Xiang Biao thinks that academia should have a rich ecosystem like other industries. Very few people have made major breakthroughs in theory. Most scholars explain a specific thing clearly and put forward hypotheses that can be used as a reference for the next research.
But now, it has become a very painful thing to come up with a framework, which makes us less able to see interesting points from our own questions and materials, and only think about how to operate with theories one by one.
"And the whole world is only communicating to people like Foucault and Habermas," Xiang Biao said. Everyone follows the political correctness and popular trends, but this will cause scholars to gradually lose the ability to see through details and find the questions.
Another problem is, "If your research has little to do with the above discourse, and you can't follow it, it seems that the research itself is meaningless." Xiang Biao questioned this phenomenon.
Xiang Biao said that writing and publishing have now become the most alienated form of labor.
"Compared to just making a screw in a factory all day long, academic research and writing should be the least alienated labor, a manifestation of the subjectivity of scholars. Academic labor was originally for sharing knowledge, but with the massive expansion of Ph.D. , and the high rationalization of academic labor and other reasons, writing has in turn become a means of dominating our thinking and working methods.”
- Should the publication assessment indicators for doctoral students during their studies be cancelled?
In Xiang Biao’s view, the publication assessment indicators for doctoral students (editor’s note: should refer to humanities and social sciences majors) during their studies should be cancelled. He believes that the doctoral period is very precious time, and he can figure out a problem without thinking about other things. However, the assessment indicators force doctors to cut the problem into several pieces and use writing skills to package it into a publishable form. In the end, young people have learned the "slicing and packaging technology", and the result is the inflation of the number of articles.
He took Oxford as an example. The evaluation system of Oxford University is completely opposite. "Oxford tutors will think that it is a bad thing for students to publish articles too early. If you publish in a hurry under the condition of insufficient accumulation, it may indicate you have not developed a way of thinking that is constantly seeking and deepening." Xiang Biao pointed out.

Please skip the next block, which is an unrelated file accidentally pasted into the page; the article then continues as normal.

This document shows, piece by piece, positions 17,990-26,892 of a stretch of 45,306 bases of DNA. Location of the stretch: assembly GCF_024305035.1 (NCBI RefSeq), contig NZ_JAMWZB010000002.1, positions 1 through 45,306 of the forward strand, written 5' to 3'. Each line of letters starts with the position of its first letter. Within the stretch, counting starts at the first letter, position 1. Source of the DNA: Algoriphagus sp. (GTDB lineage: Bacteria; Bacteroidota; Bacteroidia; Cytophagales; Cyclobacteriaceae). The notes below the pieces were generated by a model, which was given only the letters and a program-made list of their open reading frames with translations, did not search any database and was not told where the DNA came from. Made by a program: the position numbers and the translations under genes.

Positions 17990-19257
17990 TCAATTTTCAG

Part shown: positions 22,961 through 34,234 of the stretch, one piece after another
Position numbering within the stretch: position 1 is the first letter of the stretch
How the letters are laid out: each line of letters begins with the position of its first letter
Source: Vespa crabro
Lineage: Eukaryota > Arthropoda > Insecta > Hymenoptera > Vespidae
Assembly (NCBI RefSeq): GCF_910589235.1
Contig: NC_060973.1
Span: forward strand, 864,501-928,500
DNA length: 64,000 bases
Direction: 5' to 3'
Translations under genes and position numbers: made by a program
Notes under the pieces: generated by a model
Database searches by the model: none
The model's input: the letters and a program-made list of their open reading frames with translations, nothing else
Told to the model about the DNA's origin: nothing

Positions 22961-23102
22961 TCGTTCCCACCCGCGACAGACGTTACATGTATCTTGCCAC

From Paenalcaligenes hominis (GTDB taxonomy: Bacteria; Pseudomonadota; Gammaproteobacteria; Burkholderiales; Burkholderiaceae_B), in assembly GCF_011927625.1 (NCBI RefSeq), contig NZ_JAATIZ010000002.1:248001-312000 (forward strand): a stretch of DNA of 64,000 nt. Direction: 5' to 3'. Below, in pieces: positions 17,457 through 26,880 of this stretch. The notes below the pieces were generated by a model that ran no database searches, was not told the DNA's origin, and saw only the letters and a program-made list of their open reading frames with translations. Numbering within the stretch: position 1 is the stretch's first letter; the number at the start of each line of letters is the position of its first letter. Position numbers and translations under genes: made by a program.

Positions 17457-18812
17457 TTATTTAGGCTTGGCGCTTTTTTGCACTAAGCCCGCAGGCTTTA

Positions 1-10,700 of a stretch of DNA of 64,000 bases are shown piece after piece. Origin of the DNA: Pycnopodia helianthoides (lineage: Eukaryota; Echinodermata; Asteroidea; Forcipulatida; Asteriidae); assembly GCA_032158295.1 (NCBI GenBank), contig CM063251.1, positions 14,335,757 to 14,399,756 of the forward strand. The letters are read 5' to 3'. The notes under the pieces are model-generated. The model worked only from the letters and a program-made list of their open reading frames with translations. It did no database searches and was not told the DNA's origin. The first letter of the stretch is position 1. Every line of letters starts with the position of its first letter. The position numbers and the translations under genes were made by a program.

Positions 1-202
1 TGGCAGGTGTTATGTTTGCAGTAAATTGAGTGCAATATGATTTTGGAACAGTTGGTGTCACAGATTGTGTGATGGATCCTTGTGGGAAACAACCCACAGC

Like some people's criticisms, Xiang Biao also pointed out the problem of excessive quantitative research in the field of sociology, which is connected with academic inflation. "It is easy to publish quantitatively in good journals, so everyone will tend to do quantitative data." Xiang Biao listed a set of data for this. In 2017, the average number of publications per teaching assistant who just got a job in the American Department of Sociology was 4.8 , while the data in 2000 was 2.5, of which the main increase came from quantitative research.
Xiang Biao believes that the usefulness of academic papers is the most important thing. "But now it's mainly about the form, who you cite, and whose framework you use, with less emphasis on contribution and value."
At the same time, he believes that innovation does not mean that it is useful. "Many studies only clarify some misunderstandings in reality, which is already very good. If innovation is overemphasized, some new concepts are proposed, but these new concepts may not necessarily deepen our understanding."
Finally, the closed cycle of publishing is also a strange phenomenon that Xiang Biao has noticed. He said that a very strange closed loop has formed between academic presses, universities and scholars.
"Public finance supports colleges and universities to do research. Scholars have finally written research and asked commercial publishing houses to publish it for free. After publication, colleges and universities bought back the reading rights of these researches at a very high price."
Finally, to the audience's question about how colleges and universities should recruit teachers after canceling the doctoral student's publication assessment, Xiang Biao replied that it is not difficult, "You don't need to see where he publishes, it's not important, just go and talk to him, Read his works, even if the articles are rough, but good articles have a kind of life and a restless soul, which shows that this person is thinking about things and has intellectual anxiety, which means potential."
Xiang Biao is teaching in the West, and he is deeply impressed by the role that Asian scholars have played in the world structure in the past two or three decades. He also hopes that Asian scholars can reflect and introduce new rules of the game.